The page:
The FDA will force all manufacturers to remove trans fat by 2016 from all the food they produce. Even if this is not the first attempt to have people reduce the consumption of partially hydrogenated oil, as the agency has been discussing the regulation since 2013, it seems that quite soon all the food producers will have to ask for FDA approval if they want to add it to their products.
The danger that the consumption of trans fat is posing to our body is well known. It was associated with obesity and heart disease, but also with memory loss and increased LDL (bad cholesterol). We should not forget that cardiovascular disease is number one on the list of death causes in the United States.
The Food and Drug Administration have implemented regulation regarding the use of trans fat in 2006, when they asked all manufacturers to list the amount of hydrogenated oil they used in their products. This prompted many companies to use less trans fat or stop using it altogether.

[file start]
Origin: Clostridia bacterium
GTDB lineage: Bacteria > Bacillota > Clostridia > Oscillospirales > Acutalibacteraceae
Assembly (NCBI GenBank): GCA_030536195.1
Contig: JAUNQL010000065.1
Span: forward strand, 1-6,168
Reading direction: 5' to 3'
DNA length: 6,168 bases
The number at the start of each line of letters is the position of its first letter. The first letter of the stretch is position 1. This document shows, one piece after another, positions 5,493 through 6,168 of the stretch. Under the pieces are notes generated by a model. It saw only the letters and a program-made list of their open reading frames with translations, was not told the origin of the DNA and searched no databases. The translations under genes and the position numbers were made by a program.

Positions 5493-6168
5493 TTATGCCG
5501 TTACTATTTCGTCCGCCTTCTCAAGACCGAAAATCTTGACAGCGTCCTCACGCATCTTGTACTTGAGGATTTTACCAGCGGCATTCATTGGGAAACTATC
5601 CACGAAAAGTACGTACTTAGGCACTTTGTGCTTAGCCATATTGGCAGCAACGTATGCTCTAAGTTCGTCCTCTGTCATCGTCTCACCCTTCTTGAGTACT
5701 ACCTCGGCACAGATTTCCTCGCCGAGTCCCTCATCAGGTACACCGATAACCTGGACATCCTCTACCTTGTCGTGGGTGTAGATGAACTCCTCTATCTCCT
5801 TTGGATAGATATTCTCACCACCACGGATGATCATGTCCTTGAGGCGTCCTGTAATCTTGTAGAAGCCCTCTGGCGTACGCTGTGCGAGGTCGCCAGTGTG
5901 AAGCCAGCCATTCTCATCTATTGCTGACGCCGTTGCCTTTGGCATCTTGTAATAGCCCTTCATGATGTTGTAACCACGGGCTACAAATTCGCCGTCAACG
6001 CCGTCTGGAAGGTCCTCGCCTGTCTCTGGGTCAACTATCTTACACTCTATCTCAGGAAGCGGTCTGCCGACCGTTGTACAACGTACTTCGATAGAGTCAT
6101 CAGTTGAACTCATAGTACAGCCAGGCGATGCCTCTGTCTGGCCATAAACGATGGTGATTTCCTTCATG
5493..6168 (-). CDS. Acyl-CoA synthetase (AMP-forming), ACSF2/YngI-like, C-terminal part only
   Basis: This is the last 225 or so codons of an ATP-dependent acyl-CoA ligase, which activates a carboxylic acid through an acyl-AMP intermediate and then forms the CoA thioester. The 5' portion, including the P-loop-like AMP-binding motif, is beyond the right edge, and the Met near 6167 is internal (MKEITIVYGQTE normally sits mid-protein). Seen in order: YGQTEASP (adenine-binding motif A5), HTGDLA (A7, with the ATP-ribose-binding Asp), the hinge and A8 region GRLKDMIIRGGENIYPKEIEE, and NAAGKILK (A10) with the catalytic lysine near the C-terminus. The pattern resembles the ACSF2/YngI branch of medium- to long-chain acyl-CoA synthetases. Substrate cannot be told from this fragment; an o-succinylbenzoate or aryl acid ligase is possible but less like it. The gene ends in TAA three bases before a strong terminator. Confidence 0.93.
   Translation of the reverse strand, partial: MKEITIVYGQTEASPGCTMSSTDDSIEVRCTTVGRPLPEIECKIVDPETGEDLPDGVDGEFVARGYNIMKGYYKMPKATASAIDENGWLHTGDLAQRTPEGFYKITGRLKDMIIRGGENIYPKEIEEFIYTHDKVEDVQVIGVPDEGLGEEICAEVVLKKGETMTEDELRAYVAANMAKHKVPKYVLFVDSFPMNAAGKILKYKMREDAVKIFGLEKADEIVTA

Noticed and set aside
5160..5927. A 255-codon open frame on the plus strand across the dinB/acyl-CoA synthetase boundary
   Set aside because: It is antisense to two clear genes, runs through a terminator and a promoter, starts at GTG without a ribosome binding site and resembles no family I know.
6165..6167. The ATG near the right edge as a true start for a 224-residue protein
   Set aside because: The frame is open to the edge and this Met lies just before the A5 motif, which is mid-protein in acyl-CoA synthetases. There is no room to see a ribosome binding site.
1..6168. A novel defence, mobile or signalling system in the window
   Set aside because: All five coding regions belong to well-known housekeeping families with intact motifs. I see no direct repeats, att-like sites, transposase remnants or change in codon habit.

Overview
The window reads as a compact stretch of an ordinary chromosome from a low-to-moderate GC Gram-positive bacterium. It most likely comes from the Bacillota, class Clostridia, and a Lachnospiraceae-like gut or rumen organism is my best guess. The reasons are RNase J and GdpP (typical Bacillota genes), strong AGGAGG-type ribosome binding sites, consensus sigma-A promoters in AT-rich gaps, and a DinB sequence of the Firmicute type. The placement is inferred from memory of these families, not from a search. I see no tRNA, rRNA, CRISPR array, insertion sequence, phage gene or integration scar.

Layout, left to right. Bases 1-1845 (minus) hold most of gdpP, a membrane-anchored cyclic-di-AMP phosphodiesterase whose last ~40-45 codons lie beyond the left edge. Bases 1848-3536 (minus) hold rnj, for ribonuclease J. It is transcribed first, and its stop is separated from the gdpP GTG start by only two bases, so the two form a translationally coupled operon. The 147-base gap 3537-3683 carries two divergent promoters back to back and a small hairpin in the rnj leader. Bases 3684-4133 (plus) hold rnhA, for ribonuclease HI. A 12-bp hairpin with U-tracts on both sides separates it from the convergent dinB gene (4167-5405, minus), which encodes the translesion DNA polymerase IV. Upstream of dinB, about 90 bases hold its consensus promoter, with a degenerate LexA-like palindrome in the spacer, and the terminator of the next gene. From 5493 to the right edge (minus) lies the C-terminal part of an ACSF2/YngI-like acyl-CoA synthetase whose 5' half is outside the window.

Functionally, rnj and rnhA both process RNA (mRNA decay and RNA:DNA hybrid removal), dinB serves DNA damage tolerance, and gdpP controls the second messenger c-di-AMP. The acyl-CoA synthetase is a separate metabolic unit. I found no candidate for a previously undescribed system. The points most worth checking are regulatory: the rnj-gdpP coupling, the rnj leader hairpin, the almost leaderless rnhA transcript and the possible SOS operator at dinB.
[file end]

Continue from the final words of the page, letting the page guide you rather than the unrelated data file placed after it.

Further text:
This was the case of McDonald’s, which reported they stopped using trans fat for the fries they made and Chick-fil-A, which also stated they did not use it in any of their products. However, if a product contains 0.5 grams of trans-unsaturated fatty acids, it is still considered trans fat free by the FDA.
In 2007, a rule adopted in New York City prompted all the restaurants to give up using trans fat in their dishes. However, many of them had already stopped adding it before the regulation was implemented.
The FDA aims to remove trans fat from the American diet in general. A reason for this is that so many U.S. citizens are obese and millions of dollars are spent on healthcare for people who suffer from heart disease. The agency wants to show that American people’s health really matters to them.
Thus, manufacturers have three years at their disposal to get rid of the unhealthy fatty acids. It is not yet certain how much the rule will affect producers. Even if there are certain products that still contain it, the consumption of trans fat has decreased considerably (by as muc as 78 percent) within the last decade, after the labeling rules were implemented.
Image Source: consumeraffairs